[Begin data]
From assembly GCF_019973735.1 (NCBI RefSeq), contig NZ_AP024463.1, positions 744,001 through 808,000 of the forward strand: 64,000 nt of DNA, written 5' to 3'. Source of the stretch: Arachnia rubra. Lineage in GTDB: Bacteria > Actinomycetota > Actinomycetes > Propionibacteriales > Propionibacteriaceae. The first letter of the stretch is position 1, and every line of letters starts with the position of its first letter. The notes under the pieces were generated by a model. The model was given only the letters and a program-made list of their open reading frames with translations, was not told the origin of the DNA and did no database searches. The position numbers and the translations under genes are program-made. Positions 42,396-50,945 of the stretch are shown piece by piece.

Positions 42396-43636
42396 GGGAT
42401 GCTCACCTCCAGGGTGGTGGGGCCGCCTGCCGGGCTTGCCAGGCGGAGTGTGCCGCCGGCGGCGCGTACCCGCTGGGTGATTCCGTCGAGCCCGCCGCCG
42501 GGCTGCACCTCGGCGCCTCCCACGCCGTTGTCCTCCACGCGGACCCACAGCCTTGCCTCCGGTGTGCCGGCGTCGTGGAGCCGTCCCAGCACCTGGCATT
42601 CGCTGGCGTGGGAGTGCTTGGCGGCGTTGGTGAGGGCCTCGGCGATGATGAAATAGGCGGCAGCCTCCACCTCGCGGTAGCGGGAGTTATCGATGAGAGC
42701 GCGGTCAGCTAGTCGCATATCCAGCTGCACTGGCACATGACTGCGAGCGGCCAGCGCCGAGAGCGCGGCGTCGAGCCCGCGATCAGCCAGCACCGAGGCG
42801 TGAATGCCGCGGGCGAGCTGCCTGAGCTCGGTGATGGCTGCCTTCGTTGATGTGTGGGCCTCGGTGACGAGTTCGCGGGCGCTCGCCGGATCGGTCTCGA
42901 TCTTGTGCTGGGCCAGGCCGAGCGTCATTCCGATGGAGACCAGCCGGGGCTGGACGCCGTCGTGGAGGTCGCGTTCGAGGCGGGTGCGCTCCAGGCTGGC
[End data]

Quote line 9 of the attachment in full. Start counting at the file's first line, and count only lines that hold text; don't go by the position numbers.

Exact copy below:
42901 TCTTGTGCTGGGCCAGGCCGAGCGTCATTCCGATGGAGACCAGCCGGGGCTGGACGCCGTCGTGGAGGTCGCGTTCGAGGCGGGTGCGCTCCAGGCTGGC